As it happens, I’ve just spent this week crunching the numbers with all the latest boards from Nvidia and AMD. Intriguingly, Sapphire’s own Tri-X R9 290X isn’t nearly as impressive. I reckon I detected some of the dreaded thermal throttling. I also fancy the R9 290 does exactly what I want from this kind of card. It delivers a gaming experience that’s subjectively indistinguishable from the most expensive boards you can buy.
NVIDIA’s 780 is a little close for comfort
At least it does up to 2,560 by 1,600 resolutions and most of the time. 4K may be the game changer that exposes the 290’s limitations. But those of you heading down the 4K path know who you are. And you know that you’re going to need some extraordinary graphics grunt.
For everyone else, the Radeon R9 290 seems to me the point beyond which diminishing returns really kick in. Admittedly, the argument for 290 would look a bit better had the whole cryptocurrency lark not prevented its pricing from slowly but gracefully declining post launch. The Nvidia GeForce GTX 780 isn’t that much more expensive at £360, but I would defy anyone to accurately distinguish between the two in most games most of the time.
If there is a caveat to all this it’s that the likes of Asus, MSI et al also do R9 290s with custom coolers and you know what? They’re probably every bit as good and deserve equal consideration. The point is that it’s the general notion of an R9 290 board with proper cooling that makes for the sweet spot right now and there’s certainly no reason to pay more than the £330 you need for the Sapphire Tri-X. Just make sure you don’t buy an R290 with the furiously noisy stock cooler.
Anywho, a custom-cooled 290 such as the Tri-X is a highly recommended bit of kit. If you’re considering dropping serious money on a new GPU any time soon, put it on your short list.
And don’t take my word for it, take the word of RPS’s Xmas compo winner who is finally going to get his card, now that I have given it a proper prod and poke. With any luck, I’ll pump him for impressions once he’s had the card for a bit.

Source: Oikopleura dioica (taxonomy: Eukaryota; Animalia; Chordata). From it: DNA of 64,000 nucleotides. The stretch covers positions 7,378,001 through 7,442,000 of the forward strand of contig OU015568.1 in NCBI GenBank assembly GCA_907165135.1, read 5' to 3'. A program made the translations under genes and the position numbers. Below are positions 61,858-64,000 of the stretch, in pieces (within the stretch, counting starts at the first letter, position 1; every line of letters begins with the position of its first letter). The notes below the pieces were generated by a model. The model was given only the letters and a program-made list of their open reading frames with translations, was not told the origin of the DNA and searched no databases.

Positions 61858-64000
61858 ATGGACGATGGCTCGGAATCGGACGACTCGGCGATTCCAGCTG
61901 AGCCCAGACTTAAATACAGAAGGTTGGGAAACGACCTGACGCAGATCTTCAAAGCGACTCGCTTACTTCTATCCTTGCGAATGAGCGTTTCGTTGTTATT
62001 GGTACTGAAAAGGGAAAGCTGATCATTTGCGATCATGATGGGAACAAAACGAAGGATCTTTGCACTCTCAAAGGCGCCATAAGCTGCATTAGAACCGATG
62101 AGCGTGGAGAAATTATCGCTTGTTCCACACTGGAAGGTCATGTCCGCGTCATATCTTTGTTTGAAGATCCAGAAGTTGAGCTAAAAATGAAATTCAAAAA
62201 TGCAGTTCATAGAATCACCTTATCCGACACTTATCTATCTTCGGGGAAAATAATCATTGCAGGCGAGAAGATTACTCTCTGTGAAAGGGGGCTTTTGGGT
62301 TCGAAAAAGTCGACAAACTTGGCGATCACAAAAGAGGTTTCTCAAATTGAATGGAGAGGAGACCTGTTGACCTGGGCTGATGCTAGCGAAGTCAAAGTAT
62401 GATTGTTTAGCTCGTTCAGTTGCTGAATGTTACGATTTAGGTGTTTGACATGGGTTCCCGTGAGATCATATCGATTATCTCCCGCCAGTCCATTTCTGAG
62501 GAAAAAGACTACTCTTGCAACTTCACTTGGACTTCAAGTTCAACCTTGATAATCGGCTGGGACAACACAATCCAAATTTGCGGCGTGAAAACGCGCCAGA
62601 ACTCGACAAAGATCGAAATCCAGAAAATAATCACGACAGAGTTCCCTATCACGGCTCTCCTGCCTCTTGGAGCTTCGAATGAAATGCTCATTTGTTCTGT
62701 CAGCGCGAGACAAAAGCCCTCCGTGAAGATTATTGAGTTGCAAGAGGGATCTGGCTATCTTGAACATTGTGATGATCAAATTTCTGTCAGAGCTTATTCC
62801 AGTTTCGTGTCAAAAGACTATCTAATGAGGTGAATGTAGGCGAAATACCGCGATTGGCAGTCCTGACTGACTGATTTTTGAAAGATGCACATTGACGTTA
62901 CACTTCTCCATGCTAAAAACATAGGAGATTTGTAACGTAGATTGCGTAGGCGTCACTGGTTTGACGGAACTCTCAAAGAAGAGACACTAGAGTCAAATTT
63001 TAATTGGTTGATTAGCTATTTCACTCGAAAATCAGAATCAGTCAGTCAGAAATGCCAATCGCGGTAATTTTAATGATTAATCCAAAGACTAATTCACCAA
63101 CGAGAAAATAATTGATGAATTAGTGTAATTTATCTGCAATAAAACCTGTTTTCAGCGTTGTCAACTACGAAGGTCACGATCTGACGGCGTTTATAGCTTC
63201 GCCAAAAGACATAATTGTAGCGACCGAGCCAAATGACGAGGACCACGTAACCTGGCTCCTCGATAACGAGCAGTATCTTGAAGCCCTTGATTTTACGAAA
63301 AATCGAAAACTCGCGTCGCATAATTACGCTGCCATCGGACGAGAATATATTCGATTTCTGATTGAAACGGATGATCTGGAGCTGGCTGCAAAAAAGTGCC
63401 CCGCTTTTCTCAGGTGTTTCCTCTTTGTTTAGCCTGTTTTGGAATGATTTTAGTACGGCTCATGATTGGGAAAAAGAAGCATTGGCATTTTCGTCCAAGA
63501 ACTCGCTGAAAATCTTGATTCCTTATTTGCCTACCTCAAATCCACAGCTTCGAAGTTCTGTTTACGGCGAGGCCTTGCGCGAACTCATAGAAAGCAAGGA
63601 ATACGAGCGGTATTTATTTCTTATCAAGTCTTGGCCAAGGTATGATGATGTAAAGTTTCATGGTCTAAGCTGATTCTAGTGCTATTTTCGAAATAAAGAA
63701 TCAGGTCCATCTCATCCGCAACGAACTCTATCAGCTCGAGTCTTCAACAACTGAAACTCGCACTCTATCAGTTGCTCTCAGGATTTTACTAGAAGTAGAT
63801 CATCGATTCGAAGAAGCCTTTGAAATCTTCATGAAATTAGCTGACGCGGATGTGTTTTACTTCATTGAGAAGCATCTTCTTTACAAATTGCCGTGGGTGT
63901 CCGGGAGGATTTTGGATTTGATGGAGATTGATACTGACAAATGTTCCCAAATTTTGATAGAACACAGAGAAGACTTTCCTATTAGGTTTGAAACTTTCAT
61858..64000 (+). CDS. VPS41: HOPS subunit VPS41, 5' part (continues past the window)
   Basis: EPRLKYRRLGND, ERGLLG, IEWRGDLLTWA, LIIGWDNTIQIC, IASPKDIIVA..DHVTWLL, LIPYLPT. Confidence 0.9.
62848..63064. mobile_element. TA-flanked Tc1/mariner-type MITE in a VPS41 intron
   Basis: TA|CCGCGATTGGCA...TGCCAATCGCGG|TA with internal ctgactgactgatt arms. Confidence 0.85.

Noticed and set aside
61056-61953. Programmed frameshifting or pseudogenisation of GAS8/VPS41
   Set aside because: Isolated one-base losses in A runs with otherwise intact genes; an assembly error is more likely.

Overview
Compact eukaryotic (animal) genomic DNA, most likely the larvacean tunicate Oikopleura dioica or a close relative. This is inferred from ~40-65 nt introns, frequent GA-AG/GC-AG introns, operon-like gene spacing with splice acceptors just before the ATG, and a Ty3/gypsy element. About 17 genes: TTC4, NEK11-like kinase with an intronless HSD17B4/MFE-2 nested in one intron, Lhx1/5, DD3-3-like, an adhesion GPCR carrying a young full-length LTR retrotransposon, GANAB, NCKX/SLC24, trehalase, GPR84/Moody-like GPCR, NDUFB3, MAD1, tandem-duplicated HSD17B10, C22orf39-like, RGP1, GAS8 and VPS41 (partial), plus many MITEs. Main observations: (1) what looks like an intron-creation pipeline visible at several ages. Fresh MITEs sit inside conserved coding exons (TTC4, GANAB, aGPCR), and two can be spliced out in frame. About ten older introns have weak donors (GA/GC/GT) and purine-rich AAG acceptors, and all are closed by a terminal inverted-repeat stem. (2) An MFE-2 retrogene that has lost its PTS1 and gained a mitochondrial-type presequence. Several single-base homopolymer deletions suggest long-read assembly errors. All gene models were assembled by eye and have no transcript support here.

The latest in elastic-supported chassis technology…
And finally, that Elite: Dangerous-TrackIR-Oculus-Rift thing. M’colleague on esteemed print pub and PC gaming institution PC Format (and our own Alec’s old stomping ground) has been taking the crowd-sourced Elite reboot for a spin courtesy of the TrackIR head-tracking gadget and the merest glimpse of it in action gives the impression that you’re glimpsing the future.
Not that TrackIR is brand new, obviously. But the game is so stupendously pretty and the impact that something as conceptually simple as head tracking makes is so profound, it’s reignited my incrementally but undeniably waning interest in actually getting in some quality gaming of late.
The point I’m trying to make is that Elite-plus-TrackIR is a little bit fabulous. And it makes me think Elite-plus-Oculus VR DK2 might just be completely fabulous. It might just be a whole new thing. And it’s made me more excited about gaming than I can remember.
I don’t have any particular insight to add other beyond that. It’s been covered elsewhere on RPS, but I just wanted to add my voice. Very likely, I’m going to buy a DK2 purely on the basis of what I’ve seen this week, which ironically didn’t involve any Oculus technology at all. In the meantime, I’m hoping to have a dabble with Elite and the TrackIR using my projector. If anyone has any experience of doing just that or similar, shout out below.